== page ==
This year, we have all become very familiar with the phrase ‘social distancing’. When we talk about social distancing in relation to COVID-19, we are referring to the process of maintaining a physical distance between people to reduce the number of times that we come into close contact with each other.  

Although this concept is designed to stop infection spread, it can also be applied to road safety. Just as you want to avoid coming in contact with others during a pandemic, you should also be focused on keeping your vehicle at distance on the road. Social distancing is one of the most effective ways in which you can minimise the risk of a road accident.

Social distancing on the road

So what do we mean by social distancing on the road? We all know the feeling of having a car behind you that is a little too close for comfort. Maybe you are also guilty of crawling a little too close to the car in front. By not leaving enough space between vehicles, you are significantly increasing your risk of an accident. 

The reason for this is that we always need to allow enough time to brake. Road accidents that occur when cars are travelling in the same direction account for 30% of reported crashes. If the car ahead is required to suddenly brake, you also need to leave yourself enough time to brake. At Corporate Driver Training Australia, we refer to the time window needed to achieve social distancing on the road as ‘crash avoidance space’.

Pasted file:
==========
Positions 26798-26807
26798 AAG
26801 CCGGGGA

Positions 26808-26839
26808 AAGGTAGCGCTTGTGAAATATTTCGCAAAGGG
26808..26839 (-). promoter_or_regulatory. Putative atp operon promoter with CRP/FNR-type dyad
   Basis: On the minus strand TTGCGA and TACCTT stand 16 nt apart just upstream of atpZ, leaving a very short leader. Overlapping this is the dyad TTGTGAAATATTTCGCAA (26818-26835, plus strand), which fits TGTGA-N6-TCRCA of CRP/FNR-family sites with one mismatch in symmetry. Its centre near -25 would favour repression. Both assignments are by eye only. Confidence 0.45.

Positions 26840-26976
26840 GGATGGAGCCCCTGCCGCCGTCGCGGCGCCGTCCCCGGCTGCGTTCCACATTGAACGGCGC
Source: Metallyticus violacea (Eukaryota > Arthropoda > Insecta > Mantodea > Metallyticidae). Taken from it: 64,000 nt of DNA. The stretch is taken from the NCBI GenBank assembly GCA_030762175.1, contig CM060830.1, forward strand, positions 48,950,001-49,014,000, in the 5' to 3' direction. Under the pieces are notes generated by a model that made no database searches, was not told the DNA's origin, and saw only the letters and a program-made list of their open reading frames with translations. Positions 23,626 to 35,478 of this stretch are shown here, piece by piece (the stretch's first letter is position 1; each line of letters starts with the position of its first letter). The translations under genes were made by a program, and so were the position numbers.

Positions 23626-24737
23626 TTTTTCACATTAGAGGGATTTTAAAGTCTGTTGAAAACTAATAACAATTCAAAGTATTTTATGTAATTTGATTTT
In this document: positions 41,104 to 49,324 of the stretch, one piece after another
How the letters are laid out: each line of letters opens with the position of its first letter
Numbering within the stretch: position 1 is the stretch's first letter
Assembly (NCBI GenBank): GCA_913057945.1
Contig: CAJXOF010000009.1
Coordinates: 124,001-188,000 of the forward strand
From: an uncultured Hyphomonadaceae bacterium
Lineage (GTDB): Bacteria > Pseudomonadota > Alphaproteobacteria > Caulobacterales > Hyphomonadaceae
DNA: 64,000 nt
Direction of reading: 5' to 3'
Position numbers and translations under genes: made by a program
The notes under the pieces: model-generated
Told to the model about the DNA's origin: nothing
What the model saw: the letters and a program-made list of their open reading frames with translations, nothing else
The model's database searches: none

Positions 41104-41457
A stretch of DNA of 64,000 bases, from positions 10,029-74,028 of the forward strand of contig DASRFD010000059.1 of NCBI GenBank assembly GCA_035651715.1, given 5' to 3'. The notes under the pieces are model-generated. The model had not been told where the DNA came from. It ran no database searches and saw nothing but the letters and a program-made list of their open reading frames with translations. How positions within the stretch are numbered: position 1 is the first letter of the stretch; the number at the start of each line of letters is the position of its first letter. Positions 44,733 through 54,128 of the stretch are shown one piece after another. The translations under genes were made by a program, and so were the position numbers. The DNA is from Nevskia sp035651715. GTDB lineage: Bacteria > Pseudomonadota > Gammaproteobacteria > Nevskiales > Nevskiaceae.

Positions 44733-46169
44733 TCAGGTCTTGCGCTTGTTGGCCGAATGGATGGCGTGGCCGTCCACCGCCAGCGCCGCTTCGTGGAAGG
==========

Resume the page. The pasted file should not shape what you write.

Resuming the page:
social distancing on the road

Crash avoidance space

At our low-risk driving courses, we teach attendees how to use ‘crash avoidance space’ whenever they drive. A crash avoidance space is a window of time that you need to allow between your vehicle and the vehicle ahead so that you can brake safely. It is dependent on the speed you are travelling and whether you are driving in adverse conditions. 

The numbers below reflect how many seconds you need to allow depending on the speed that you are travelling. If you are driving on inner-city roads at 40kph for example, you will need to allow 1.5 seconds between your vehicle and the vehicle ahead. This compares to travelling on a freeway at 100 kph where a 3-second crash avoidance space is required. If driving in adverse conditions such as wet roads or uneven surfaces, one second needs to be added to the below guidelines.

Low-risk drivers

COVID-19 restrictions won’t be in place forever, however, social distancing on the roads is an important skill that can always be used to ensure that you are minimising the risk of a road accident. A low-risk driver will make a habit of knowing their crash avoidance space numbers and practising social distancing on the road. To learn more about low risk driving, click here.